The Chinese central bank has managed to instill some order in both onshore and offshore RMB markets, but at what cost? The amount of intervention that was induced severely strains only the future at those maturities. Central banks are nothing if not short-termists in the purest sense, so repeating what doesn’t work never factors; all that matters is right now.
In that sense, the PBOC has re-pegged the CNY exchange rate which has had the added effect of generating more placidity in yuan money markets. CNH money rates which had skyrocketed at the outset of the attempt have been brought under control at least at the shortest maturities. Further out, the 3-month CNH HIBOR rate, for instance, remains severely elevated and suggesting the difficulties or limitations facing this kind of PBOC desperation.
Invoking such large liquidity strides cannot be taken any other way; the PBOC was clearly desperate to have replayed its earlier failure in pegging CNY. The pressures will only build for eruption at some point in the not-enough-distant future. Undoubtedly the upcoming Golden Week holiday was a factor for consideration, as China will again take a break from its prominent Asian “dollar” position. The PBOC is leaving nothing to chance in the short run, therefore also leaving little doubt as to how little confidence remains of liquidity.
The parallel timing of the CNY/US$ break (from “devaluation”) and the opposite reflection in JPY further directs the notion of these straining circumstances. The Asian “dollar” is undoubtedly at the center of all this, which focuses not just attention upon China’s efforts but also why and how they will ultimately be doomed. As noted consistently, China’s great imbalance, the baseline for all that has transpired, is not China’s to control.
There is something rotten in the state of Denmark. And we are not talking just about the hapless socialist utopia on the Jutland Peninsula——even if it does strip assets from homeless refugees, charge savers 75 basis points for the deposit privilege and allocate nearly 60% of its GDP to the Welfare State and its untoward ministrations.
In fact, the rot is planetary. There is unaccountable, implausible, whacko-world stuff going on everywhere, but the frightful part is that most of it goes unremarked or is viewed as par for the course by the mainstream narrative.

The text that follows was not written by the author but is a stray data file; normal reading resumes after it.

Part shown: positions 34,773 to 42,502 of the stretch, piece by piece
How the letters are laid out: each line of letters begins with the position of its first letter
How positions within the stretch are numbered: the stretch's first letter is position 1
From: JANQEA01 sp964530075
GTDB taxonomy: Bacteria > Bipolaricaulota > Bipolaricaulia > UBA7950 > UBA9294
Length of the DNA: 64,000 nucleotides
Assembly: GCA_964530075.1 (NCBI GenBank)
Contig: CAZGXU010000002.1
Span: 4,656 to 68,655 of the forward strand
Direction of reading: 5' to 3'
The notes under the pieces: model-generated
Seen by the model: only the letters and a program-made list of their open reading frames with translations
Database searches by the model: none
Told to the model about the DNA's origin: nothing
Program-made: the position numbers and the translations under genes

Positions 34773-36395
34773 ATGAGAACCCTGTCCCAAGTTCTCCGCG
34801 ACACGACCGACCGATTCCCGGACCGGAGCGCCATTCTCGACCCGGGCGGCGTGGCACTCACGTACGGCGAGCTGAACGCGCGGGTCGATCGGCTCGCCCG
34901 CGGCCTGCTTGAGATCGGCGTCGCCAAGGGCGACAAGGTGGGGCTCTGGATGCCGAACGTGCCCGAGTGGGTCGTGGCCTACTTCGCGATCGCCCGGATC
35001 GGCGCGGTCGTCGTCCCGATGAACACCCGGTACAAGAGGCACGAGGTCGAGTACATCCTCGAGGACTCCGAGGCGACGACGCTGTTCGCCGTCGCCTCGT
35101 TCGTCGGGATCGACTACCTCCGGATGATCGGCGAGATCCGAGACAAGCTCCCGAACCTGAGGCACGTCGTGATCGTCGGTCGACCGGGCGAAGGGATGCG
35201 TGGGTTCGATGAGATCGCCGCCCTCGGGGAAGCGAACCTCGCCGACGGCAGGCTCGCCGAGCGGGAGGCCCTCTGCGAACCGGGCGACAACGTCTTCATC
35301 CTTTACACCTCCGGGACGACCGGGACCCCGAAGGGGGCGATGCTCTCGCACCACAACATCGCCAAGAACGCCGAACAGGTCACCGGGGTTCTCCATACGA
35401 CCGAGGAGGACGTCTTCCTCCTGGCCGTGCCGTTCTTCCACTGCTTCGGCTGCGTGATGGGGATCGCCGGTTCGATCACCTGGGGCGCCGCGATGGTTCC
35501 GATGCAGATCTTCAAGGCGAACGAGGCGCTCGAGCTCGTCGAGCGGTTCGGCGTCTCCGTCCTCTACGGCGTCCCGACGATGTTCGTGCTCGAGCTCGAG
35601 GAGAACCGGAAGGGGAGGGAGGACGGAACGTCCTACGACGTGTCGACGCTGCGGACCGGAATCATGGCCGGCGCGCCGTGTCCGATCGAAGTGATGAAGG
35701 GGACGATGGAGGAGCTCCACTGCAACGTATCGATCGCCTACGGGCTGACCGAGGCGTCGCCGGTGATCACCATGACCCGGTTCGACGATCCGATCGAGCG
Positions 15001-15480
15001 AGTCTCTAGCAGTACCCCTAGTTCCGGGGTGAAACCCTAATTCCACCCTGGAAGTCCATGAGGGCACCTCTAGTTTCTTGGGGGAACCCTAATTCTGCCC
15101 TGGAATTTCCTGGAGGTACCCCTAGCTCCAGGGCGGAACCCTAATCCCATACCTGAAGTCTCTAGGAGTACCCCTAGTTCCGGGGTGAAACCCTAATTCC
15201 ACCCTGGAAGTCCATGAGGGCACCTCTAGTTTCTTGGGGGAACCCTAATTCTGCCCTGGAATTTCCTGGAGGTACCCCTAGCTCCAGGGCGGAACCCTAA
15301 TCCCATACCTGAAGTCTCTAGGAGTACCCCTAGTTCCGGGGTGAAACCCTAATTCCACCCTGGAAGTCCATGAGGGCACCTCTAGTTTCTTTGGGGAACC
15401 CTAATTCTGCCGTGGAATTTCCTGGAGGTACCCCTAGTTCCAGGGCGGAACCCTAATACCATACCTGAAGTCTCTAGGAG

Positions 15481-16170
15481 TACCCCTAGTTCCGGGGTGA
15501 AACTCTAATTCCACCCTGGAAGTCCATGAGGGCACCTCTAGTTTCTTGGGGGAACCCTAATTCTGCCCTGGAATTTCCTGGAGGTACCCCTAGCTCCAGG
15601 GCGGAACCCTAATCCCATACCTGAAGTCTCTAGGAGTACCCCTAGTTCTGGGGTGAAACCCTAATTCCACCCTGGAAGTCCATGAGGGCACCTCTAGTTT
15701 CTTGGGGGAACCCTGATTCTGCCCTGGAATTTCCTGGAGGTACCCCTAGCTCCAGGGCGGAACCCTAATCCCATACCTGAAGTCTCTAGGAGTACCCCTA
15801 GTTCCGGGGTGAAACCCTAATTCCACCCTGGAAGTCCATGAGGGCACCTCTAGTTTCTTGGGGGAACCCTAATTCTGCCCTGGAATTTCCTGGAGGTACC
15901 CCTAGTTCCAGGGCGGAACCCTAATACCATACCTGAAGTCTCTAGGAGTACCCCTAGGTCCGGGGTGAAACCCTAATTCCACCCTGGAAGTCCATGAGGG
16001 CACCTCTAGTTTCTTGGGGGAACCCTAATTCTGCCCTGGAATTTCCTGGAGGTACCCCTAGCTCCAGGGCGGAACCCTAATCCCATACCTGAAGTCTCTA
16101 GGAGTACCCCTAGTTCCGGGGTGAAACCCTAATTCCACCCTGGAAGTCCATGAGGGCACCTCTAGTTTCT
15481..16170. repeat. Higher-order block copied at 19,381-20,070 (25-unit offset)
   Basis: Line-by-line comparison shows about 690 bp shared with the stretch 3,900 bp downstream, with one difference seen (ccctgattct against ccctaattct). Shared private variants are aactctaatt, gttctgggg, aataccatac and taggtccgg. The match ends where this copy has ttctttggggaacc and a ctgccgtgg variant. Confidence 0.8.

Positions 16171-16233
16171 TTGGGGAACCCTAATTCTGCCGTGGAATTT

The topic at hand is the looming implosion of China’s Red Ponzi; and, more specifically, the preposterous Wall Street/Washington assumption that it’s just another really big economy that overdid the “growth” thing and is now looking to Beijing’s firm hand to effect a smooth transition. That is, an orderly migration from a manufacturing, export and fixed investment boom-land to a pleasant new regime of shopping, motoring, and mass consumption.
Would that it could. But China is not a $10 trillion growth miracle with transition challenges; it is a quasi-totalitarian nation gone mad digging, building, borrowing, spending and speculating in a magnitude that has no historical parallel.
So doing, It has fashioned itself into an incendiary volcano of unpayable debt and wasteful, crazy-ass overinvestment in everything. It cannot be slowed, stabilized or transitioned by edicts and new plans from the comrades in Beijing. It is the greatest economic trainwreck in human history barreling toward a bridgeless chasm.
And that proposition makes all the difference in the world. If China goes down hard the global economy cannot avoid a thundering financial and macroeconomic dislocation. And not just because China accounts for 17% of the world’s $80 trillion of GDP or that it has been the planet’s growth engine most of this century. Continue reading